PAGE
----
Foundation of the Junimea Society
The years 1860 were for Maiorescu the period of „popular prelections“ (lectures on various problemes addressed to a quite large audience) and also the period when the foundation of the Junimea Society took place. He founded it alongside his friends I. Negruzzi, Petre P. Carp, V. Pogor and Th.Rosetti. He started his work as a lawyer, then he was elected principal of the School „Vasile Lupu“ from Iași, and then he founded the a review Convorbiri Literare in 1867.
Although the period that followed after the Union of 1859 represented an epoch of completion of the ideals of the generation of 1848, a few accents still had changed, the conditions were different from the romantic youth of Heliade Rădulescu, Alecsandri or Bălcescu. Maiorescu was representing the new generation, the junimist generation, which had a new conception on social and Romanian cultural life. On the political ideology plan, Maiorescu was a retentionist, an advocate of a natural, organic and well prepared evolution and an adversary of the „forms without root“, whose indictment he made in his article from 1868, Against nowadays direction in Romanian culture, in which he criticized the implementation of certain institutions which were imitated after the Western ones and to which no appropriate root corresponded in the mentalitaty, creation and cultural legacy of the Romanian people.
Work as a literary critic
The beginnings of Maiorescu's literary critic activity stand apart from the previous generation. Unlike the previous years of the revolution from 1848, when an intense need of original literature determined Heliade Rădulescu to address enthusiastic appeals for Romanian literary works, the seventh decade of the 19th century was marked by a large number of poets and prosemen, who had very limited artistical devices, but high ideals and pretences. It was a time when the selection of true values was needed, on the basis of certain aesthetic criteria and Maiorescu agreed to accomplish that task. The adversaries of his ideas depreciatively called his action „a judicial criticism“, because his studies and articles did not analyse in detail the literary work that they had discussed and they contain many apothegms on it. These are based on an ample culture, a determined artistic taste and on impressive intuitions. The mentor of Junimea society considered this type of criticism (neatly affirmative or negative) necessary only to that epoch of clutter of values, as its modalities of execution would gradate later, in the literary life, when the great writers would elevate the artistic level and implicitly would have the public's exigency augmented.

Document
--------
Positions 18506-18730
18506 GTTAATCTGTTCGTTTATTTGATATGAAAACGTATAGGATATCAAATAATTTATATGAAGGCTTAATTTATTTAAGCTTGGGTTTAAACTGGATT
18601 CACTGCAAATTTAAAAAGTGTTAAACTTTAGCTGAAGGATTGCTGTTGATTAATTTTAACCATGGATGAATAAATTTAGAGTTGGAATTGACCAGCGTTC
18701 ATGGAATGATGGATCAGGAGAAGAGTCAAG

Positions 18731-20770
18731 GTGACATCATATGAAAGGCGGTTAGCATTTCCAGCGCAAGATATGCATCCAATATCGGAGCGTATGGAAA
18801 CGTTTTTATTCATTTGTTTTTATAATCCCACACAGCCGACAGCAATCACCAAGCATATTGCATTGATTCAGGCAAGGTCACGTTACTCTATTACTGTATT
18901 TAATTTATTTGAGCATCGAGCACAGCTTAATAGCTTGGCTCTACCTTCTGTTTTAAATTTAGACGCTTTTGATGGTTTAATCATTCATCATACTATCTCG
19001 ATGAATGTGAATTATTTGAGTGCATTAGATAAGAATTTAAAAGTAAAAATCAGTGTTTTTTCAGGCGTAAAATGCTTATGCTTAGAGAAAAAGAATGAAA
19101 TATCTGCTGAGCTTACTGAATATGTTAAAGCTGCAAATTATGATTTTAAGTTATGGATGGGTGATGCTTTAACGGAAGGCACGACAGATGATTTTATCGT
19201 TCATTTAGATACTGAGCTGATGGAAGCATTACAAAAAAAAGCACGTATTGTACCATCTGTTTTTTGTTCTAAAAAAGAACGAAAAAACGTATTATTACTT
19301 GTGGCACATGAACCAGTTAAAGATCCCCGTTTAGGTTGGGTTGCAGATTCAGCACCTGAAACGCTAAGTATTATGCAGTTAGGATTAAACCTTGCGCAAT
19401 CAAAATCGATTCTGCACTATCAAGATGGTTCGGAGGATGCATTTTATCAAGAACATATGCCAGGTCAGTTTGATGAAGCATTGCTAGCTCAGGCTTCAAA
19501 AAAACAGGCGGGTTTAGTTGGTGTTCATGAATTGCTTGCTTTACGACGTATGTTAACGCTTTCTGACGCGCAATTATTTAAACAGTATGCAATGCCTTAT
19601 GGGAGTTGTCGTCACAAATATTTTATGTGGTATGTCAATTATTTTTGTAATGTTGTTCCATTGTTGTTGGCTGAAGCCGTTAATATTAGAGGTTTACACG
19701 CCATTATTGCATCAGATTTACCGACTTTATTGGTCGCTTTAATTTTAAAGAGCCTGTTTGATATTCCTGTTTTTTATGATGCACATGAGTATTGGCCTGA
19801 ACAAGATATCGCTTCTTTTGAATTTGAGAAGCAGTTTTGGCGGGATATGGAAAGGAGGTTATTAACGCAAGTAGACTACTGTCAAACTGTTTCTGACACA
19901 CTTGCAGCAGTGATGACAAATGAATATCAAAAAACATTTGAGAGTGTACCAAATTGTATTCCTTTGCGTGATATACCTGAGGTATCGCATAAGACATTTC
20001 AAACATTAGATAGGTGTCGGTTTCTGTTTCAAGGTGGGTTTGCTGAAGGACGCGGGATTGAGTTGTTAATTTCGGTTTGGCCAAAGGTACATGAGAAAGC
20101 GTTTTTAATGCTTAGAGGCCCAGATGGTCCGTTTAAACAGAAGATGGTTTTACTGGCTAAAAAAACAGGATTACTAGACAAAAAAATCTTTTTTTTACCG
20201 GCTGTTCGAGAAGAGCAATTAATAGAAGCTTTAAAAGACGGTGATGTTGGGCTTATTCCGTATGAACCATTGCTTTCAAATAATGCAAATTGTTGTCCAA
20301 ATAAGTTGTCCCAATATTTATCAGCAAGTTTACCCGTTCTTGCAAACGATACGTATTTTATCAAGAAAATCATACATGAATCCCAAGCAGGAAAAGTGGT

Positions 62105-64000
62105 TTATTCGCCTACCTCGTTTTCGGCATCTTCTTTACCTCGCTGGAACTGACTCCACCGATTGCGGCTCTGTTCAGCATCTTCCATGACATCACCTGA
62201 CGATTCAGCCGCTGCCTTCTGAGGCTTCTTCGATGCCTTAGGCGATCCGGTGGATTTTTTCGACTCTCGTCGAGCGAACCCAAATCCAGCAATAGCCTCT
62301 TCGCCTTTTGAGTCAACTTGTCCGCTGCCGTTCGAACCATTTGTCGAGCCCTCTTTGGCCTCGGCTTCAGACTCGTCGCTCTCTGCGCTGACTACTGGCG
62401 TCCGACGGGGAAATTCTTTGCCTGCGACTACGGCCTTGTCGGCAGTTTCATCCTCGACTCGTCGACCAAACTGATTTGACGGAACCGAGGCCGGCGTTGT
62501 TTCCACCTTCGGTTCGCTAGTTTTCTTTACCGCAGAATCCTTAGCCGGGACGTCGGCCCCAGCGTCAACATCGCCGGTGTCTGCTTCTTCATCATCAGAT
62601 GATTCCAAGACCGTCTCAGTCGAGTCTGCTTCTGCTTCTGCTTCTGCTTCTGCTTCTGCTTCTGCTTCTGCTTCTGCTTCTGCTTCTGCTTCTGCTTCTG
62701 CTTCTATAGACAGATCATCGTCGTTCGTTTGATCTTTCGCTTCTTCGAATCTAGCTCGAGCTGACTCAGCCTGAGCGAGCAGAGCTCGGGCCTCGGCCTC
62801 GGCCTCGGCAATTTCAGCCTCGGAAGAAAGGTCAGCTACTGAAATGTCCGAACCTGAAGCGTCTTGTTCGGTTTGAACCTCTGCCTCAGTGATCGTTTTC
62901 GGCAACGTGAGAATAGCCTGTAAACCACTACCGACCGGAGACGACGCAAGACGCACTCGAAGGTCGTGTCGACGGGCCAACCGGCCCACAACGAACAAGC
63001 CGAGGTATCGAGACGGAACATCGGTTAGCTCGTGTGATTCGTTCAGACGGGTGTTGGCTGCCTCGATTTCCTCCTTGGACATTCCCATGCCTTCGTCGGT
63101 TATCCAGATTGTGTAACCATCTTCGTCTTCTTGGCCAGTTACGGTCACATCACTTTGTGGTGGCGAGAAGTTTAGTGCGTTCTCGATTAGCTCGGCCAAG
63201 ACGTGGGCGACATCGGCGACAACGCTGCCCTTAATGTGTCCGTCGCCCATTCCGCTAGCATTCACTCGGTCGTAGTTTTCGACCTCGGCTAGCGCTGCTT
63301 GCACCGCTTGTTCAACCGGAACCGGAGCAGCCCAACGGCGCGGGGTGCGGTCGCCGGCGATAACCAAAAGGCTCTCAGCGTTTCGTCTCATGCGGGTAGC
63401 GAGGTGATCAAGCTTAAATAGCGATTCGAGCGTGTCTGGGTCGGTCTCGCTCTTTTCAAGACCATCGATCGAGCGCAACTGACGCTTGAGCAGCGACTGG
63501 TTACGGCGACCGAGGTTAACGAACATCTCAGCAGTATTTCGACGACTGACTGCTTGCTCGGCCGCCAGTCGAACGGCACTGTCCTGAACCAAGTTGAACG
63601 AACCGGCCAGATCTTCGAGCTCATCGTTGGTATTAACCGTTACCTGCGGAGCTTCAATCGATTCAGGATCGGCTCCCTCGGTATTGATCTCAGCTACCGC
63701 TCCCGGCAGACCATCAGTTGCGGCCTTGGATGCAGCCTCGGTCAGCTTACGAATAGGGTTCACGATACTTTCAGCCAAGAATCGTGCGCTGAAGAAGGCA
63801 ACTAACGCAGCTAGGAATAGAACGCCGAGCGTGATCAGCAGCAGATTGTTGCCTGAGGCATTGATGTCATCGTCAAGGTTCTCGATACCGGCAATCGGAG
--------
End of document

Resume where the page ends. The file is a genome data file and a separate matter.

This work as a tutor, as fighter for the assertion of values, would be led by Maiorescu throughout his entire life and would be divided between his political activity (he would become prime minister, but he will lose a friend from his youth, P.P. Carp), his University activity (as a professor he had and he promoted disciples of great value, like C. Rădulescu-Motru, P.P. Negulescu, Pompiliu Eliade and others), his lawyer activity and his literary critic activity. Maiorescu was seldom reproached for not having spent enough time on writing literary works but his work as a literary critic profoundly marks one of the most lusty epochs in the history of Romanian literature: the period of the great classics. The role of Junimea society and of Maiorescu himself is linked to the creation and the assertion in the public's conscience of writers like Eminescu, Creangă, Caragiale, Slavici, Duiliu Zamfirescu and others.
Concerning his conduct, the manner that people reproached Maiorescu for his coldness, his lack of passion, his Olympian attitude, that he seemed to hide a dry soul; for exemplifying this statement, the famous appraisal made by the igneous N. Iorga: „Nobody was warm or cold beside him“. The help that Maiorescu gave to the writers from the circle of Junimea and to his disciples and even to his adversary, Dobrogeanu-Gherea, in an important moment of his life, unfolded a man of great and at the same time discreet generosity. The lines that Maiorescu wrote to Eminescu when Eminescu was ill and was worried about the fees for his boarding at the sanatorium from Ober-Döbling prove that Maiorescu was endowed with an admirable gentleness of heart:
„Do you want to know where the means to pay your fees come from for now? Well, mister Eminescu, are we such strangers to each other? Don't you know the love (if you allow me to use this exact word, although it is stronger than other words), the often enthusiastic admiration that I and our entire literary circle feels for you, for your poems, for your whole literary and political work? But it was a real explosion of love that we, all your friends (and only these), contributed to support the few material needs that your situation require. And you would have done the same in using the large or small sum you had when any of your friends would have needed, so we cannot forget a friend of your great value“.